The first idea (which I lost) was a mostly-serious song where the singer spends the entire minute asking for a minute of the listener's time, and urging the listener to slow down for a bit. By the time the song is over, his minute is up. The words for the chorus were something like: "Can't you slow down for 60 seconds? / There's so much out there to see. / There's Fourteen-hundred forty minutes every single day. / Can't you spare one for me?"

The second song (which I submitted) was more of a humorous, self-referential meta-song entitled "A Standard Song". I had the idea to do a meta-song at least since I signed up for the contest, and hadn't had the oppurtunity to do so until then. Specifically, I wanted to include a self-referential bridge with the words "bridge to nowhere".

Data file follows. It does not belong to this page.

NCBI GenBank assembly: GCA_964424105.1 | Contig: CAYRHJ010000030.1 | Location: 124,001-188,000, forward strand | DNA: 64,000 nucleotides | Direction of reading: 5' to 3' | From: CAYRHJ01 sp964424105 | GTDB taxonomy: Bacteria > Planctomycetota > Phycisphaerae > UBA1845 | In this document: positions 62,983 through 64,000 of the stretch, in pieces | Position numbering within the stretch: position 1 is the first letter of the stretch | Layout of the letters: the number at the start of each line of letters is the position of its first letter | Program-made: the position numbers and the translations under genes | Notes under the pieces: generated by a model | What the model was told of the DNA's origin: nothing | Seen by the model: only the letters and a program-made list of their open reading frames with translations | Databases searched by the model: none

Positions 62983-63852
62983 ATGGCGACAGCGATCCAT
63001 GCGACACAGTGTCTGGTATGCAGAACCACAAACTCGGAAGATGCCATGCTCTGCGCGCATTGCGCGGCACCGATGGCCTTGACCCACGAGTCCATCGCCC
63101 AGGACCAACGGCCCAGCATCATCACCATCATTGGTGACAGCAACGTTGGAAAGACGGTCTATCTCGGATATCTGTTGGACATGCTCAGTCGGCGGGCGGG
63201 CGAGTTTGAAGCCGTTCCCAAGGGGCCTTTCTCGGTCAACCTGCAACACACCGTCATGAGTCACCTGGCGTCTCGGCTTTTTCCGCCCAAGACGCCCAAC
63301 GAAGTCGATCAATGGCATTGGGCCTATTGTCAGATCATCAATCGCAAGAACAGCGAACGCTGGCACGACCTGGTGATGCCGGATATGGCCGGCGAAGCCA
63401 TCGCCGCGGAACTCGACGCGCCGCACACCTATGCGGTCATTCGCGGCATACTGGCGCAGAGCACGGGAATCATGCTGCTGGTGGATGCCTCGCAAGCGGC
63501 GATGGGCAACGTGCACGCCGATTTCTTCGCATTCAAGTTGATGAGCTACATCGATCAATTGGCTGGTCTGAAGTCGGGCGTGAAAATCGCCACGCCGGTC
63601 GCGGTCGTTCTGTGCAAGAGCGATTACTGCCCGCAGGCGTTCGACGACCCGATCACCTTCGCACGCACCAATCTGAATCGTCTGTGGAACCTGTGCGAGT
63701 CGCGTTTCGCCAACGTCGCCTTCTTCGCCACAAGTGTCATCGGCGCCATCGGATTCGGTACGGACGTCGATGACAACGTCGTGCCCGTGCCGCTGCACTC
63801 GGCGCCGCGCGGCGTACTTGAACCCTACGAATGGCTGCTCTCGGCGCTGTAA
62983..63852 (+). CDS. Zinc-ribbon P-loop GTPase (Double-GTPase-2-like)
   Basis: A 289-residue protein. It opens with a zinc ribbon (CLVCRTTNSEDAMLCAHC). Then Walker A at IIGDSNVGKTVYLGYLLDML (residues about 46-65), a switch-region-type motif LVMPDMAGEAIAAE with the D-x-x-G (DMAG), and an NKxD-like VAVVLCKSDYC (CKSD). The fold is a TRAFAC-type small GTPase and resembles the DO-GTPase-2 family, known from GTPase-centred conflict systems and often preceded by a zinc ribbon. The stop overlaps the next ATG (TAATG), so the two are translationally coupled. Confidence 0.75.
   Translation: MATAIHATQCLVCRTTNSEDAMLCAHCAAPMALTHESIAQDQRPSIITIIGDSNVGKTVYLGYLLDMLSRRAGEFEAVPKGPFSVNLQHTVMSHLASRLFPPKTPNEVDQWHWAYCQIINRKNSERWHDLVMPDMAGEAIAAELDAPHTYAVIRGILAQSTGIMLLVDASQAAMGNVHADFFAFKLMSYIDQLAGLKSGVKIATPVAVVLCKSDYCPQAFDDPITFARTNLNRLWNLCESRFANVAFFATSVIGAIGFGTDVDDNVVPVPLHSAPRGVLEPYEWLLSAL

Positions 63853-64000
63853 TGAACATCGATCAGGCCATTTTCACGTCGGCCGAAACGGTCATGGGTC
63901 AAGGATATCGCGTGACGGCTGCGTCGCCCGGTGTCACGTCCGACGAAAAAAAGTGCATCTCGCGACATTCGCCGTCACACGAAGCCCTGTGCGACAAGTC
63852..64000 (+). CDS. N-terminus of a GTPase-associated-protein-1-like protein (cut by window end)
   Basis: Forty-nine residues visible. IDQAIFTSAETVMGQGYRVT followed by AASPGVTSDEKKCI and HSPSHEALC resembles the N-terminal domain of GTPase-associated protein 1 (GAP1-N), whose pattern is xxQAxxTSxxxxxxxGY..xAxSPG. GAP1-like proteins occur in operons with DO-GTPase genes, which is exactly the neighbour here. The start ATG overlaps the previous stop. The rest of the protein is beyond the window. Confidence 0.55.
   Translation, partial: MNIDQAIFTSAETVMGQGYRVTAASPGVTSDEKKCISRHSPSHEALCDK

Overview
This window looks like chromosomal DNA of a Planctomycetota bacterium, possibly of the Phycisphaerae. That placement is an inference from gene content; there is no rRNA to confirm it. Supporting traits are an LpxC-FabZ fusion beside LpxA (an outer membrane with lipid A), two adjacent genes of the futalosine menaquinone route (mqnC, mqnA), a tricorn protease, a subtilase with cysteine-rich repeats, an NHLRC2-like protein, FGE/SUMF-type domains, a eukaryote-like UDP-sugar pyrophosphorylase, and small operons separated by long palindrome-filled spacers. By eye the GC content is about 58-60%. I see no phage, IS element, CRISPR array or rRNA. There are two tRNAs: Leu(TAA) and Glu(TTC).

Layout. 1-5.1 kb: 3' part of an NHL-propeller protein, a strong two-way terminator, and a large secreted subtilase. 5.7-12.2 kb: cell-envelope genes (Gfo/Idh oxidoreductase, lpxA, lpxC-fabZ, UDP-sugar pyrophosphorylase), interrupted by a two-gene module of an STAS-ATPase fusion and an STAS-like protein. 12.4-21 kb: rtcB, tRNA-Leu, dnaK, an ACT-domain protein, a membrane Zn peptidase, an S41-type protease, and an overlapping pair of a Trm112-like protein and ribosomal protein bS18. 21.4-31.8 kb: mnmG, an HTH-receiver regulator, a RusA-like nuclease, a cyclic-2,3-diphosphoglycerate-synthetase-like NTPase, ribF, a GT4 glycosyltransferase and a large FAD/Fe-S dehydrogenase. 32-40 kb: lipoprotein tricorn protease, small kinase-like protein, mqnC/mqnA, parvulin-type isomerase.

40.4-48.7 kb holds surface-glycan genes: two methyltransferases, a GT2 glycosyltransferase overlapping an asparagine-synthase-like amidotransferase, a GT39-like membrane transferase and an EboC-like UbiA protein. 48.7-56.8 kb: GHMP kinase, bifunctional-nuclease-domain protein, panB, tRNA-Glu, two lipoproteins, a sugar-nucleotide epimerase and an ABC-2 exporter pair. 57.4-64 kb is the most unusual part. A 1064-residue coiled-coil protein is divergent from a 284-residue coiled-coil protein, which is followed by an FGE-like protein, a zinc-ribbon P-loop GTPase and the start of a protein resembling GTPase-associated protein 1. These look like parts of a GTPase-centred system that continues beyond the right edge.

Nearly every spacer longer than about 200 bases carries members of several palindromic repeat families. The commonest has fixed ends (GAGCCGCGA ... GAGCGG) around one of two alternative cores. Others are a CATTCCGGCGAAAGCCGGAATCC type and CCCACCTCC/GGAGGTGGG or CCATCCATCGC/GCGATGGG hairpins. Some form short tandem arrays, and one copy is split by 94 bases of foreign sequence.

To make it a standard song, I included the standard 3 verses and choruses as well as a bridge. At the end, I used the cliche of repeating the chorus a half-step higher: the so-called "truck driver's gear change".

The problem is that it was way too easy to write, and that there's no substance to it. I already knew what I was doing with the bridge, and the chorus just came to me. Squeezing that all into a minute didn't leave much room for the verses, or their lyrics.

Despite having ideas for two complete songs, I was having a hard time feeling very enthusiastic about either of them (or maybe I was just having a hard time finding time to record anything), so I ended up using completely synthetic instruments, with parts notated directly into my score-writing program. No live instruments recorded here (only the vocals). It's a fairly simple piano accompaniment, with bass, drums, and synth strings to fill out the harmonies (also, some backing vocals on the bridge).

I think this song could also have benefited from a better vocal take, but unfortunately, I wasn't really feeling up to it.

Here's the mp3 (link to mediafire): A Standard Song.mp3